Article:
A new breed of coupon, printed from the Internet or sent to mobile phones, is packed with information about the customer who uses it. While the coupons look standard, their bar codes can be loaded with a startling amount of data, including identification about the customer, Internet address, Facebook page information and even the search terms the customer used to find the coupon in the first place.
Although this concept has been discussed for over a decade -- I almost started company based on it in the 1990s but decided that we were too early -- it is still far from fulfilling its potential. In the coming years, companies will do more and more true experiments, with treatment and control groups, to understand which marketing methods are most effective for different types of consumers and even specific individuals.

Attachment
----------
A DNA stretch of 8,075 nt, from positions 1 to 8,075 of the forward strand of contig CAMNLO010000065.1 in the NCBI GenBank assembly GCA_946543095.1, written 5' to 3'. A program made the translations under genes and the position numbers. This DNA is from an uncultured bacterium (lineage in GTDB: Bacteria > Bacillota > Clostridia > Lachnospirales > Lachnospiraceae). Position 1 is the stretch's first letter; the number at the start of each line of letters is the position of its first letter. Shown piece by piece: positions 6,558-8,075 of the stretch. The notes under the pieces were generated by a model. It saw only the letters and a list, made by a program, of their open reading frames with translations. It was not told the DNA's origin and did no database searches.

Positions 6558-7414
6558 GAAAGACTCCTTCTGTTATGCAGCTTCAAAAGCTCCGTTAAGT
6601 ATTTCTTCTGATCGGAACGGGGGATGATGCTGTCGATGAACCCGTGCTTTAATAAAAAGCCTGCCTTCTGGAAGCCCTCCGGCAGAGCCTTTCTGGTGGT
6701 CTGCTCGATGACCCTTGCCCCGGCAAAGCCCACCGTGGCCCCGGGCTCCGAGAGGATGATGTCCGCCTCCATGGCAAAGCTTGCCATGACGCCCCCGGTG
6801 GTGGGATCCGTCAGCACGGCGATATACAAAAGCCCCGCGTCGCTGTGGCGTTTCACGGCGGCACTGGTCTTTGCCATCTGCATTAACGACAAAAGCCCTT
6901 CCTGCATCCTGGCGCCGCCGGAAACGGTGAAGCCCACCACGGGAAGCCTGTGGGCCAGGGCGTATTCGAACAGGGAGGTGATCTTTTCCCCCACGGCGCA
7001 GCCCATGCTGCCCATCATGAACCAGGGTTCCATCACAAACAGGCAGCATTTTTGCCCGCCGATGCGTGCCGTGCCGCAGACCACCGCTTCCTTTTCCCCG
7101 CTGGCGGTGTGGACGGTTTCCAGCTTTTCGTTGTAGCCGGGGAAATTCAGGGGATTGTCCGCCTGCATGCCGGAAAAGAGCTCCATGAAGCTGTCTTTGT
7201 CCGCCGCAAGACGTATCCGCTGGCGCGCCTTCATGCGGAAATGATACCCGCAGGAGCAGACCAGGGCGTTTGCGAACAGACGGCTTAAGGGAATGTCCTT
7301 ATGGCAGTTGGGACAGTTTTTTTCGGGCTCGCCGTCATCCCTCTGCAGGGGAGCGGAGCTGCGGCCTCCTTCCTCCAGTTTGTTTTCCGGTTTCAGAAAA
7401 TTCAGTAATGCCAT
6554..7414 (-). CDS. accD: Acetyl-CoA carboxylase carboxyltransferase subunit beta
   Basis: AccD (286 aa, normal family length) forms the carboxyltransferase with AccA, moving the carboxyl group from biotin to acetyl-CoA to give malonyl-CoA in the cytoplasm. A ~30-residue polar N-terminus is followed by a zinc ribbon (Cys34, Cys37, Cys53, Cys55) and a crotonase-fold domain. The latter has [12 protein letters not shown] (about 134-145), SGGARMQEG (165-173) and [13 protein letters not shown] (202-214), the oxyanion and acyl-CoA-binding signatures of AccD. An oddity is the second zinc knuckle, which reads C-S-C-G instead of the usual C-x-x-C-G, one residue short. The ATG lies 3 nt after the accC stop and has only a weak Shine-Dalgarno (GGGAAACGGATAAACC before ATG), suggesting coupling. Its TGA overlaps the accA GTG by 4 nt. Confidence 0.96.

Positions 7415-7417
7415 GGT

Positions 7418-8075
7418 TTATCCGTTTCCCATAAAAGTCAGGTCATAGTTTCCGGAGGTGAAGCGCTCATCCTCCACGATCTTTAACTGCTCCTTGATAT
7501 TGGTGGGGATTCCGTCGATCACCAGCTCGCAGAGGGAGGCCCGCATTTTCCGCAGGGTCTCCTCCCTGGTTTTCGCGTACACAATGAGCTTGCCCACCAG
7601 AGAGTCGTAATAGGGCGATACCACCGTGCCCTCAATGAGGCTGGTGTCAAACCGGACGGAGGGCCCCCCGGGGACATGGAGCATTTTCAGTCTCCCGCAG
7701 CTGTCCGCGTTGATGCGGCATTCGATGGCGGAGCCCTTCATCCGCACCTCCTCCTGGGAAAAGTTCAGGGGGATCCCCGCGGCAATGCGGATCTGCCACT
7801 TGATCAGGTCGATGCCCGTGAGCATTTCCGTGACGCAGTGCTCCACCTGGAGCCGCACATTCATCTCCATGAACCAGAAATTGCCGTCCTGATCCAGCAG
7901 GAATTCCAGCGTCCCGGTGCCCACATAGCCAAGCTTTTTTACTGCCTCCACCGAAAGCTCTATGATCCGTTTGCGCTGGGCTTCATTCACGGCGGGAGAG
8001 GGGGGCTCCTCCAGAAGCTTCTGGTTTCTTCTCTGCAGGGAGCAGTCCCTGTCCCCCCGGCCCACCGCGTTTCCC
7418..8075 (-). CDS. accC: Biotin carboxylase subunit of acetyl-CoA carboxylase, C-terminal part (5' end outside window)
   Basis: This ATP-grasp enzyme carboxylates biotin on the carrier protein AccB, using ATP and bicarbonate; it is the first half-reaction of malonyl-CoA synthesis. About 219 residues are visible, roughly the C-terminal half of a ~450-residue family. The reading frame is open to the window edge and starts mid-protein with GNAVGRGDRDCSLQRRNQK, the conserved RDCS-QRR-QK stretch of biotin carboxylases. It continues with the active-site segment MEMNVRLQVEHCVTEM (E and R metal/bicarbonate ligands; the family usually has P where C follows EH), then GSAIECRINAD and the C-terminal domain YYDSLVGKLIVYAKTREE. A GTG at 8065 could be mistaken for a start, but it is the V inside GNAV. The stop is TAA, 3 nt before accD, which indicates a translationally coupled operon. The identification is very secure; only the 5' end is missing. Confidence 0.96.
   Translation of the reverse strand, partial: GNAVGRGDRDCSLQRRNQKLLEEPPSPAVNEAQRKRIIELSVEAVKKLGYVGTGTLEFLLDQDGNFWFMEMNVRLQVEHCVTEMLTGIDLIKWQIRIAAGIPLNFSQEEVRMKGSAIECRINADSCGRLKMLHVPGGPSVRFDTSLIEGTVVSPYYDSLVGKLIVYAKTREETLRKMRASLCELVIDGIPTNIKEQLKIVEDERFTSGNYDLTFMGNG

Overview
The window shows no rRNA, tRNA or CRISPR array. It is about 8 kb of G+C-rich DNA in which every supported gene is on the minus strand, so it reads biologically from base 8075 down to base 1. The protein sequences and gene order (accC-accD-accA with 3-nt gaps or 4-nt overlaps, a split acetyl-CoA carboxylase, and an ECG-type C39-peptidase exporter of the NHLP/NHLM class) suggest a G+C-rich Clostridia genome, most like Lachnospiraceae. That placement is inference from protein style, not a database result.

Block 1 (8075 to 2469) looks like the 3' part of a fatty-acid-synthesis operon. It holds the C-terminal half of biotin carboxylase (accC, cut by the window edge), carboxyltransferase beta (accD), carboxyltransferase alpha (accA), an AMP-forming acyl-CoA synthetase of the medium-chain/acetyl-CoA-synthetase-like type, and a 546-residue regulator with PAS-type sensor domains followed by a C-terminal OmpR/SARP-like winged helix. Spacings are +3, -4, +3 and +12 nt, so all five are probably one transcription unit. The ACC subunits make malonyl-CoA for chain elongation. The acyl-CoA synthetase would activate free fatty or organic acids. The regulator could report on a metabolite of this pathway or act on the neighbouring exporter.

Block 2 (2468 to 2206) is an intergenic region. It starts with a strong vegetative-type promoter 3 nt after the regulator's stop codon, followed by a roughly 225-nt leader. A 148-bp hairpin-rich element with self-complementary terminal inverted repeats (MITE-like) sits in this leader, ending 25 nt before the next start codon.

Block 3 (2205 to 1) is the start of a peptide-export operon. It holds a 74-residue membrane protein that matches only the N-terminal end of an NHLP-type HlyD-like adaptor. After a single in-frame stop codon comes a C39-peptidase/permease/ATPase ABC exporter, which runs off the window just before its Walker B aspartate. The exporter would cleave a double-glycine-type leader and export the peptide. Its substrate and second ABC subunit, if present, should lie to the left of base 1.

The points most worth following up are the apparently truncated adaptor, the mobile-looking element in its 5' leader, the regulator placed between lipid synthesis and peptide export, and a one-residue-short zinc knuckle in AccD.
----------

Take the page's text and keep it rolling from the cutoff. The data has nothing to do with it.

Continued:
One effect is that we'll have more targeting communications and products that fit better for each consumers tastes and preferences. This makes is a win for both buyers and sellers, making the pie bigger.
Another effect is that sellers will better understand the how much each consumer is willing to pay for a given item in a given situation. They can use this knowledge to improve price discrimination. This increases sellers profits at the expense of consumer welfare. However, in most circumstances, the net effect is an overall gain in welfare even for this use of these coupons.